Jay Parkhill February 5th, 2010
I frequently talk to entrepreneurs starting a company where one founder is putting up seed capital while the others are putting in sweat equity alone. The founders want to divide the company ownership according to some formula they have figured out, and then ask me how to document it properly. This are several variables required to do this correctly. Here is how I think about it:
The founders have figured out an ownership ratio that makes sense to them. Let’s say there are 3 co-founders, all of whom will be active day-to-day. One founder will invest $100,000 in seed capital and the others will invest only nominal cash. The founders have agreed that each of them should get 33.33% of the initial shares. For simplicity let’s say that each founder gets 1,000,000 shares.
We always want to keep the price of common stock low so that as new employees, co-founders or others come along they can buy stock (or get stock options) at a low price. I usually like to start with a founder stock price of $0.001 per share. Stock should always be bought for cash, so we immediately have a problem matching the 1/3-1/3-1/3 ownership ratio with the varying amounts of cash being invested.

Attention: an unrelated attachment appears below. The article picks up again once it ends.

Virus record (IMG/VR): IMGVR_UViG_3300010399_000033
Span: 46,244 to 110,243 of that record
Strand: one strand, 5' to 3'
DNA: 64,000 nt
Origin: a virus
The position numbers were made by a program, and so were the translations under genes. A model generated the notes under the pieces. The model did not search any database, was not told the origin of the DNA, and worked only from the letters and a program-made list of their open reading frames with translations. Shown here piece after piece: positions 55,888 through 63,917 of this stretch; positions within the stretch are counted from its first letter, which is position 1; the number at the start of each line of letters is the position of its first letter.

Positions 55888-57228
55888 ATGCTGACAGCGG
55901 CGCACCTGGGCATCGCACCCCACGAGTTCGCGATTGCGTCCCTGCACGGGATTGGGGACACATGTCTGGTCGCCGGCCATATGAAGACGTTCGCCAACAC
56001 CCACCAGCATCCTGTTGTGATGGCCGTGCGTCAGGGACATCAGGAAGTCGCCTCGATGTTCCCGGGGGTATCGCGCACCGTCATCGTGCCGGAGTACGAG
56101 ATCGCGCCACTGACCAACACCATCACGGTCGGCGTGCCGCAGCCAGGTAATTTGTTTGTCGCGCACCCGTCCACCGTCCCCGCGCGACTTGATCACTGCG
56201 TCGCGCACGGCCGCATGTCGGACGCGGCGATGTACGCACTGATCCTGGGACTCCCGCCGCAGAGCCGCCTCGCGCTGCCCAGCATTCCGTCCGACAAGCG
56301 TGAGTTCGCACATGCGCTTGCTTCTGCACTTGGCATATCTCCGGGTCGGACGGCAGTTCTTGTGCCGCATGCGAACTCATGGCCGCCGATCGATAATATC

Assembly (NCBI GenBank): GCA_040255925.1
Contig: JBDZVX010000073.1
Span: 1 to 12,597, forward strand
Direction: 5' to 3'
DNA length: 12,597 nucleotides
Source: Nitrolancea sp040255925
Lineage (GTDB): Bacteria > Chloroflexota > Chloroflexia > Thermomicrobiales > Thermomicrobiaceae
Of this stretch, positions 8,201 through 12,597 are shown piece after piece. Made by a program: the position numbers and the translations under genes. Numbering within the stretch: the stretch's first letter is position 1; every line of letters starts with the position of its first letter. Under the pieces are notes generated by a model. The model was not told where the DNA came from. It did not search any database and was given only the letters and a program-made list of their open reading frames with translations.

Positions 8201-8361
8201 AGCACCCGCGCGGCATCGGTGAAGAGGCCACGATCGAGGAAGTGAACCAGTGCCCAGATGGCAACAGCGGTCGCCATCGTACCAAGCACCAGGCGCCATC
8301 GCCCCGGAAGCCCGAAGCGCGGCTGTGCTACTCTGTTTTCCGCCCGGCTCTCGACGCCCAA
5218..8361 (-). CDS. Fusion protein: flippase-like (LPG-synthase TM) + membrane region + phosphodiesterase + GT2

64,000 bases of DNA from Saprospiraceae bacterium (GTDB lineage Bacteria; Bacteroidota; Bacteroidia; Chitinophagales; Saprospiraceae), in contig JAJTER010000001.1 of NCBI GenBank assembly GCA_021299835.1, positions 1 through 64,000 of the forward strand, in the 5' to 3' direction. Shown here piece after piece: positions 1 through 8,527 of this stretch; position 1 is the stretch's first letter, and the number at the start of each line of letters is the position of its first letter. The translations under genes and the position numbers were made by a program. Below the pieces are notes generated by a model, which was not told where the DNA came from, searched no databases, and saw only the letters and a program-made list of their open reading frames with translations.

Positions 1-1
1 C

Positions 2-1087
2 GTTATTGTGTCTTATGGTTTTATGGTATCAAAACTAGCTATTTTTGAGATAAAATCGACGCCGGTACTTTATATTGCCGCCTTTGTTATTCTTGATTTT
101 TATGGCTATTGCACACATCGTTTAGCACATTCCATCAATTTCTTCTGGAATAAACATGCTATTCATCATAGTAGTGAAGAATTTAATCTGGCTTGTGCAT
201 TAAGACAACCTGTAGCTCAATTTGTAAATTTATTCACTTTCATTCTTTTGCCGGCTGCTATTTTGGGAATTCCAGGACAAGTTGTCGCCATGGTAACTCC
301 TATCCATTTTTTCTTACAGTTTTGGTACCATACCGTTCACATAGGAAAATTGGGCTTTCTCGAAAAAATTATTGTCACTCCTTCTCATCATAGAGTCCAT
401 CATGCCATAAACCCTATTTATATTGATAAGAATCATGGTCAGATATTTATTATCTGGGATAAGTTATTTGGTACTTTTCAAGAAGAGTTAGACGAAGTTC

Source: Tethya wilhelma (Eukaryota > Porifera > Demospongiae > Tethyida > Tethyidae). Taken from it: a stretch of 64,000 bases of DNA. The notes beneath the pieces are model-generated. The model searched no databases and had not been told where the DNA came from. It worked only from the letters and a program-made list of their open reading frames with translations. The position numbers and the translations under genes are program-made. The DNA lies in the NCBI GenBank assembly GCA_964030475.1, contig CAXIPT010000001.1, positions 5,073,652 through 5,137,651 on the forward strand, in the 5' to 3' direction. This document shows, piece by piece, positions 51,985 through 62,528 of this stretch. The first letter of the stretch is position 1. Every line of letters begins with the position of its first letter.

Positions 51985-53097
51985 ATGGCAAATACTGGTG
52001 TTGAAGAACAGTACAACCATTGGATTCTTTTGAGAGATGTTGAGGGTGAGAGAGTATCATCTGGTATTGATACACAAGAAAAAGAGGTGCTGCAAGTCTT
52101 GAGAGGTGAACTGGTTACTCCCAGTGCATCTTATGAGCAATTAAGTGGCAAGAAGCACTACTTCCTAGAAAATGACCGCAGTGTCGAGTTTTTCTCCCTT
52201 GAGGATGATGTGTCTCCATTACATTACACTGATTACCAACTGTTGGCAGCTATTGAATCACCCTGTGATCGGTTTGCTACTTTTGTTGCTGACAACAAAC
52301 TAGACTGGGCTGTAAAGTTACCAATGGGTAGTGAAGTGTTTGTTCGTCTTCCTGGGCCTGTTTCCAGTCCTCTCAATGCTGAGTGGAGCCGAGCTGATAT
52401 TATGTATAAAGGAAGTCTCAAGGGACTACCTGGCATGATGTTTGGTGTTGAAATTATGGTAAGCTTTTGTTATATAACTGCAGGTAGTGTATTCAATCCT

Using our hypothetical numbers, Founders A and B are getting 1,000,000 shares at $0.001 per share, which means they need to put in $1,000 each. If Founder C is buying the same type of stock, also at $0.001, his $100,000 will buy him 100,000,000 shares; he will own 99.99% of the company.
Preferred Stock to the Rescue
My recommendation here is to treat Founder C an investor as well as a sweat equity founder. By this I mean that we can issue some of his shares as common stock like the other founders, and some of it as preferred stock, which lets us set a higher per share stock price.
Preferred stock is “worth” more because it has rights preferential to common stock. The rights can vary a lot, and in this case I would provide only a nominal step-up in rights compared to the common stock, so that if our company gets sold Founder C would get his money back before any money is distributed among the common stock holders. If the company is sold in an extreme fire sale, it is possible that Founder C would be the only one to get any money out, but with luck we will be able to sell this company for more than $100,000.
Stock Repurchase Right
The last important piece here is that all founders should have their sweat equity shares subject to a company repurchase right. The stock “vests” so that if a founder leaves after a year or two, she only gets to keep the equity she has earned through service. In my view, all of the common stock should be subject to the repurchase right, but since the preferred stock is purchased for a cash investment, it should not have a repurchase right attached.
In this example, 100% of Founder A and B’s shares are subject to repurchase, but 90% of Founder C’s are not. This might be the right outcome- or we could adjust the Preferred Stock price and the relative amounts invested for common stock and preferred stock so that Founder C owns more common stock, and has more stock subject to repurchase. There are a no “right” answers here and it is just a matter of finding the set of conditions that best represents the founders’ relationships.Forming a Company, founders, Investors